Responding to the challenges posed by extreme weather conditions can seem overwhelming.
But to Anna Warwick Sears, executive director of the Okanagan Basin Water Board, the link between adaptation and mitigation to climate change is an important link for governments.
Just this year, the Okanagan has seen record rainfall which led to flooding in May, followed by record dryness which led to an extreme forest fire hazard both here and across the Southern Interior of the province.
Add to that the forest fires in the Pacific Northwest down to California, the tropical rainstorm flooding in Houston and the hurricane that ravaged several Caribbean islands and across Florida, it points to the planet becoming warmer and creating a capacity to hold more water in the atmosphere, said Warwick Sears.
She said flood control mitigation efforts alone this year cost $20 million within the Central Okanagan Regional District. The bill is still being racked up to a record-high in firefighting costs to the province this summer.
And the pressure placed on regional district and civic government staff to respond to weather-inflamed disasters is personified by overtime hours accumulated and lack to time to get to other pre-planned objectives this summer.
“We broke our own records for rainfall and have a new high water mark for the valley. How do you manage around extreme precipitation?” Warwick Sears asked.
“There are some things you just can’t adapt to, so it’s important we bring mitigation into the conversation.”
Mitigation refers to restitution by replacement, restoration, compensation or other means for environmental damage caused by climate change events.
Adaptation focuses on adjusting natural or human patterns in response to actual or expected environment changes, to either moderate potential damage or exploit new opportunities.
Warwick Sears was one of several keynote speakers at the recent annual general meeting for the OBWB held in West Kelowna.
Maximilian Kniewasser, director of the Pembina Institute climate policy program for B.C., said how we evolve to a changing climate and expand a cleaner economy will determine the extent of both adaptation and mitigation efforts in our province.
And there are positive and negative aspects to how that evolution is unfolding.
Kniewasser said a one degree Celsius rise in temperature is already reflected in widespread floods and wildfires, and it will get worse if global temperatures rise by 2C.
“As a global community we can’t adapt beyond 2C. So that’s where mitigation comes in,” he said.
“There will be a loss of biodiversity. Food will be scarce. Rich countries will do fine, but the implications for humanity as a whole will be unprecedented.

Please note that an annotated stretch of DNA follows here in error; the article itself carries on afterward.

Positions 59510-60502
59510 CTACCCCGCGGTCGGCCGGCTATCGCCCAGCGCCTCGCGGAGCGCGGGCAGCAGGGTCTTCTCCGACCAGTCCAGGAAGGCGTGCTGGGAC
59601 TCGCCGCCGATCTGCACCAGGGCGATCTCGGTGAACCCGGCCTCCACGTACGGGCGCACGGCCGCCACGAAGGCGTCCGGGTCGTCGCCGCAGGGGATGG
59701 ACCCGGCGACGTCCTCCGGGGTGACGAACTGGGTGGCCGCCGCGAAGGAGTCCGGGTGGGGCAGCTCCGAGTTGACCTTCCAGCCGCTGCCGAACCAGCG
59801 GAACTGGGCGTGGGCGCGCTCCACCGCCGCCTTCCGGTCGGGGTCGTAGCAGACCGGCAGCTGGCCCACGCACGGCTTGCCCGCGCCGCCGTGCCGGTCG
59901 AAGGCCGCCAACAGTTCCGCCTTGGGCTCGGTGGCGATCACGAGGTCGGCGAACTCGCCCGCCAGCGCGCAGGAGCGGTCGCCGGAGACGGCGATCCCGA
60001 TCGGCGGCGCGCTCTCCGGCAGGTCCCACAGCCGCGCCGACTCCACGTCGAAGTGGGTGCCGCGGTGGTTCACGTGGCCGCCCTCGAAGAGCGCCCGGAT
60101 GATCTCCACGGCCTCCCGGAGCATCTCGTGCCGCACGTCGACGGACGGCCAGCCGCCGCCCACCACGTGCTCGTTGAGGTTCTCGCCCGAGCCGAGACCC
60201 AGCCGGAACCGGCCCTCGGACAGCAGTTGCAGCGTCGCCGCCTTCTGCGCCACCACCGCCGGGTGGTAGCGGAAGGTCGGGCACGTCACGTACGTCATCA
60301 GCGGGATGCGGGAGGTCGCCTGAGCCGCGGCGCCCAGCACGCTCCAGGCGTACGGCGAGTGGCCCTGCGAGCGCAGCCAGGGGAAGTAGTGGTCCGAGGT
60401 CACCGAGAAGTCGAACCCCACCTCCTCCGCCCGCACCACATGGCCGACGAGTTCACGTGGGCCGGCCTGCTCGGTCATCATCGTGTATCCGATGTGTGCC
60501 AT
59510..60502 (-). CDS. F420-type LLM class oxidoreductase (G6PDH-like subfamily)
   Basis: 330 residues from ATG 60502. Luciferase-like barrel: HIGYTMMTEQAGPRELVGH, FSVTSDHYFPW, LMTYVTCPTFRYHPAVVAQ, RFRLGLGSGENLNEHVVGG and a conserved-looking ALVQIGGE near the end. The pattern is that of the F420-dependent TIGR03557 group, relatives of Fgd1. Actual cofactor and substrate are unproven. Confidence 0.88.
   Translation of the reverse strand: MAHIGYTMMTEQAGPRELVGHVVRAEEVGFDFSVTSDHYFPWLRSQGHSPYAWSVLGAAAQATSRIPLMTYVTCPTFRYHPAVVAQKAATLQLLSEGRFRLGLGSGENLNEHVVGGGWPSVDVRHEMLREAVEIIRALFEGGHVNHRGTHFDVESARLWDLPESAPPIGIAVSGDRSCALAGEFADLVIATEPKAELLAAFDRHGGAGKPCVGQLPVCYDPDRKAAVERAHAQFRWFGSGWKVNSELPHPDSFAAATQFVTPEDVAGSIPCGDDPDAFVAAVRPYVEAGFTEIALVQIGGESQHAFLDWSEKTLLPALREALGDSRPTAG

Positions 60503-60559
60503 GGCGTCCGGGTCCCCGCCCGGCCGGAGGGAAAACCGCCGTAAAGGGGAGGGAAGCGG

“We are standing at an inflection point—a turning point.”
Adding to the rising temperatures is the lowering of temperatures in the Arctic, which is generating the release of methane gas into the atmosphere as the polar ice cap recedes, with fracking for natural gas in North America also worsening the greenhouse gas effect already fed by fossil-fuel industries.
But on the positive side, Kniewasser cited the growth of the clean energy sector, particularly in B.C.
He said in 2006, the province was home to 75 clean air tech companies employing 3,000 people. In 2016, those numbers sit at 270 and 13,000 and are expected to grow to 400 and 50,000 by 2025.
He added the cost of clean air products has also dropped considerably with manufacturing efficiencies, making them a more attractive option for energy providers.
“Clean energy growth is real and is the future of our economy, not to our detriment. We need to spread that narrative,” he said.
He is encouraged that although U.S. President Donald Trump has pulled the Americans out of the Paris climate agreement, he said other countries, U.S. companies and the state of California are pressing ahead with adaptive energy use and production measures.
“It was very concerning in that if the U.S. president would not move on this, why should anyone else? But clean energy growth continues to drive forward,” he said, as more economic leaders begin to realize what is at stake for the global economy.
Warwick Sears stressed that the Okanagan Valley will continue to grow in population over the next decade.
“This is a safe, clean, beautiful place to live and there is lots of opportunity here. But we need to plan ahead and be ready for that growth,” said Warwick Sears.
“We will have to reduce the risk that otherwise has the potential to provide a prime breeding ground for invasive mussels, while flooding will bring in more nutrients which will spawn algae growth and create shallow gravel bars ideal for Eurasian milfoil growth.
“We are not helpless to respond but we need to think about extreme weather situations and the impact that can have on all spheres of our responsibility. There is too much at risk if we don’t.”